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Figure 2: (A) Physical maps of the CHS4 and BNI4 regions and structures of the chs4-Δ1 and bni4-Δ1 deletion alleles. Open boxes represent open reading frames, and stippled boxes represent the TRP1 gene plus flanking sequences. Arrows indicate the directions of transcription. Solid black bars represent the fragments used to probe DNA blots. Lines beneath the CHS4 map represent segments of DNA assayed (in the indicated low-copy plasmids) for complementation of the synthetic lethality of strain DDY156 or 124Y03A (SL) and of the chitin synthesis defect of the chs4-Δ1 strain DDY174 (CS); AA indicates the COOH-terminal Chs4p amino acid encoded by the corresponding DNA. Restriction enzymes: G, BglII; H, HindIII; N, NsiI; R, EcoRI; S, SalI; Sa, Sau3AI; Sp, SphI; V, EcoRV; X, XbaI. There are other Sau3AI sites in the BNI4 region; those indicated represent the ends of the insert in plasmid p356 (see text). (B) DNA–DNA blot-hybridization analyses of chs4-Δ1 and bni4-Δ1 strains. Genomic DNAs were digested with HindIII. Lanes 1–6 were probed with a 2.9-kb BglII–HindIII fragment that contains most of CHS4 and some upstream DNA (see A). Lanes 7–12 were probed with a 2-kb EcoRV fragment that contains a portion of BNI4 and some downstream DNA (see A) together with a portion of the tetR gene of YEp13. Lanes 1 and 7, YEF473 (wild-type); lanes 2 and 8, DDY176 (chs4-Δ1/CHS4 bni4-Δ1/BNI4); lanes 3–6 and 9–12, the four segregants from one tetratype tetrad from DDY176. Fragments of the predicted sizes were visualized in all lanes (note the presence of a HindIII site in TRP1); their molecular weights are indicated in kb.

Mentions: A plasmid shuffle was performed in strain 124Y03A (Table I) to replace plasmid pB12G with plasmid YEp24(CDC12)N (Table II), thus creating strain DDY156. This strain was transformed with a yeast genomic DNA library in plasmid YCp50-LEU2 (kindly provided by F. Spencer and P. Hieter, Johns Hopkins University, Baltimore, MD), and the transformants were replica-plated to SC-Leu supplemented with 0.1% 5-fluoroorotic acid (5-FOA) to select against plasmid YEp24(CDC12)N. A complementing plasmid, p196, contained CHS4 (see Results). A 3.4-kb XbaI–HindIII fragment, which encodes amino acids 1–678 of CHS4 (Scherens et al., 1993; see Fig. 2 A), was subcloned from p196 into pRS315 (Table II), thus creating p206. Unidirectional deletions of DNA were made in this plasmid using appropriate restriction enzymes and a modified exonuclease III procedure (Henikoff, 1984; Beltzer et al., 1986), thus creating a series of plasmids containing CHS4 truncated to different extents at the 3′ end of the coding region. Included in this series of plasmids are p377 and p376, which contain alleles chs4Δ79 and chs4Δ560, which encode the NH2-terminal 79 and 560 amino acids of Chs4p, respectively. The complete CHS4 gene was subcloned from p196 into pRS316 as a BglII–EcoRV fragment that contained ∼1 kb on either side of the CHS4 open reading frame (ORF; see Fig. 2 A), thus creating p267. p267 was digested with EcoRI (one site in CHS4 and the other in vector sequences) and religated to remove the 3′ 259 nucleotides of the CHS4 ORF and all of the cloned DNA downstream of CHS4; the resulting plasmid, p357, contains the chs4Δ610 allele, which encodes amino acids 1–610 of Chs4p. p361 was constructed by simultaneously ligating a 2.7-kb XbaI–EcoRI fragment of p267 (XbaI site from vector sequences) and a 270-bp EcoRI–XhoI fragment of p348 (see below) into XbaI/XhoI-digested pRS316; this plasmid contains the chs4C693S allele.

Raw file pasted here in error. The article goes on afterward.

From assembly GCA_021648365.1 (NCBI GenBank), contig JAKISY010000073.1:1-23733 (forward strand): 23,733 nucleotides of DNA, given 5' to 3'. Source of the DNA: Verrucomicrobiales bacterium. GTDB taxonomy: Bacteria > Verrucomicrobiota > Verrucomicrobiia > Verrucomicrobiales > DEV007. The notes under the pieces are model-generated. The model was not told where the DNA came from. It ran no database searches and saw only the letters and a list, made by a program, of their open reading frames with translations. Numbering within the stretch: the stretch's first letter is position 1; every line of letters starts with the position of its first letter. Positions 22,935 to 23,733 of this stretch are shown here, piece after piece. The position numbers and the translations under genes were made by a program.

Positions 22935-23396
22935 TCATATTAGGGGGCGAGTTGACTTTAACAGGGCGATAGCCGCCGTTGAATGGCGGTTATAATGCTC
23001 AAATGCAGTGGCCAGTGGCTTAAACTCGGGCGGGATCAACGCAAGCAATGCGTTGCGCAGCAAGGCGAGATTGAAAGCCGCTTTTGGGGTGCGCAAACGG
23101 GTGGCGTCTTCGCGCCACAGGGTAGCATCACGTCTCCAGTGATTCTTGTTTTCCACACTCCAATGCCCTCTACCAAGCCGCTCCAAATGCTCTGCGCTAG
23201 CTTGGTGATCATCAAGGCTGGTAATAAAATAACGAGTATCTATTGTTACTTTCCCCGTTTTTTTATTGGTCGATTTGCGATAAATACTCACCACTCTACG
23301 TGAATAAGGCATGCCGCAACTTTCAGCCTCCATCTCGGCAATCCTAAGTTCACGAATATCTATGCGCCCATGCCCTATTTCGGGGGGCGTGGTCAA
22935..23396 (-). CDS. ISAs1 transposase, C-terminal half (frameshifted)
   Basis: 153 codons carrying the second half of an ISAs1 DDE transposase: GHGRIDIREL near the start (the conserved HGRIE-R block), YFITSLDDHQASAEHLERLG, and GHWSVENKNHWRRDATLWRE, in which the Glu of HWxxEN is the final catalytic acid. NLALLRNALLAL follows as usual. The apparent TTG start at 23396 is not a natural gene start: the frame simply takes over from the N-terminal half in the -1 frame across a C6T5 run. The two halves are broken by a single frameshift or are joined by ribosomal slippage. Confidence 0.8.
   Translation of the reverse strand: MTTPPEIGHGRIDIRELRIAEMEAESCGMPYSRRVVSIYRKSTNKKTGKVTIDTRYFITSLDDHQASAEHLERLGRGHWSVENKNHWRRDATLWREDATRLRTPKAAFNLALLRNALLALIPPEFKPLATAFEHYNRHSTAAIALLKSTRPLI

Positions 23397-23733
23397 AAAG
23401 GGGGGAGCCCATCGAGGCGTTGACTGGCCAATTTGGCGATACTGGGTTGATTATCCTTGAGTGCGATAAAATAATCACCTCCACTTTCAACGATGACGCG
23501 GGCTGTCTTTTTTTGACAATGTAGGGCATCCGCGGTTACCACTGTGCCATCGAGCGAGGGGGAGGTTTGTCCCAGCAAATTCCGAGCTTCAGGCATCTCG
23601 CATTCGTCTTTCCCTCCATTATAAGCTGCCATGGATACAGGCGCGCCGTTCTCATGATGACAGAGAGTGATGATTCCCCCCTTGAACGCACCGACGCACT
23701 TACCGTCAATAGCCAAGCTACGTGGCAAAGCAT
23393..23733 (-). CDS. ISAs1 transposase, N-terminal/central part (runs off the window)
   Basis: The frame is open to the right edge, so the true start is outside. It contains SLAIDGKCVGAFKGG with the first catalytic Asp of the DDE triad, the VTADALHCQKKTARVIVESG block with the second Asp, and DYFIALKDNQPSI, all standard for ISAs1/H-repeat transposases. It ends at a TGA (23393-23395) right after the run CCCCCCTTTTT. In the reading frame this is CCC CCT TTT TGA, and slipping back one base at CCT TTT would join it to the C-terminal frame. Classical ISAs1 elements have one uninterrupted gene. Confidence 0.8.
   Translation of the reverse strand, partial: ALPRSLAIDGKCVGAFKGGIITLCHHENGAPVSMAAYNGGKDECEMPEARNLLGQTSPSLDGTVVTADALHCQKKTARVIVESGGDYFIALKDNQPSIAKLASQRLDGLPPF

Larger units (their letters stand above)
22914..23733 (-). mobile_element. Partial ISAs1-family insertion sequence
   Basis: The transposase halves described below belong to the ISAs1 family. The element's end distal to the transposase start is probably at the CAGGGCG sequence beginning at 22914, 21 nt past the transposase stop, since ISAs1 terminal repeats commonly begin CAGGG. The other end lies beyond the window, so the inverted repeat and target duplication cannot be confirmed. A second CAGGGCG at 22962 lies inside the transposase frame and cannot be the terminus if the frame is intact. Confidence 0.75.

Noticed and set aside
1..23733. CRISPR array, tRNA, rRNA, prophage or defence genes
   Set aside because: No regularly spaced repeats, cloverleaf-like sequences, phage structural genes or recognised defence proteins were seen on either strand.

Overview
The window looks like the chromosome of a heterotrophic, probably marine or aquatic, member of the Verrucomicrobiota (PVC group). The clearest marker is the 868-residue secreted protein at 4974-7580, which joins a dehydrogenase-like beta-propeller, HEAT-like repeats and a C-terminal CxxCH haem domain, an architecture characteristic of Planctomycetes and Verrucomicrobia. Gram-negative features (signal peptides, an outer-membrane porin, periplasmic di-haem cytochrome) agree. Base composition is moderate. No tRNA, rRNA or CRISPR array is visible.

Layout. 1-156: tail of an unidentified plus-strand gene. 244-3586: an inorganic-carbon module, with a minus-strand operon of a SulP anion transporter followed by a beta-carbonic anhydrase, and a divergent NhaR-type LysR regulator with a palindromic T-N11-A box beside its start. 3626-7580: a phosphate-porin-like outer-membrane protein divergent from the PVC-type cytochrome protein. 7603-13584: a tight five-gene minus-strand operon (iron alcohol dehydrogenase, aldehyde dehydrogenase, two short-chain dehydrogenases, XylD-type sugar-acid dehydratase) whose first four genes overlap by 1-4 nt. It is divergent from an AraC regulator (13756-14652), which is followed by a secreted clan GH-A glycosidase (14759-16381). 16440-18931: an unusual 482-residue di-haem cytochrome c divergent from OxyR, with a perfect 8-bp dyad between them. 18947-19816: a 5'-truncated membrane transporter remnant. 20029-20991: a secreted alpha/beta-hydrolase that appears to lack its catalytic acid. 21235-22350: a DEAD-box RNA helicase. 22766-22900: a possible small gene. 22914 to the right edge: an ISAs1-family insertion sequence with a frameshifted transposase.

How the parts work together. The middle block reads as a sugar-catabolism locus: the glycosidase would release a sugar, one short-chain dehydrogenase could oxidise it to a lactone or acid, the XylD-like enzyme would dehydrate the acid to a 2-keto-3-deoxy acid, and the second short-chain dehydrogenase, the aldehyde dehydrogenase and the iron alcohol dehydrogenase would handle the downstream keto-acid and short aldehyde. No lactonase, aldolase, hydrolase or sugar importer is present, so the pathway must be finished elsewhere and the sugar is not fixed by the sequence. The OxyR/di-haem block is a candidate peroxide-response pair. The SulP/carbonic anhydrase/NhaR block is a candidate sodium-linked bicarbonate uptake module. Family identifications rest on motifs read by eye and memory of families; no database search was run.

A septin-based hierarchy of proteins required for localized deposition of chitin in the Saccharomyces cerevisiae cell wall.

DeMarini DJ, Adams AE, Fares H, De Virgilio C, Valle G, Chuang JS, Pringle JR - J. Cell Biol. (1997)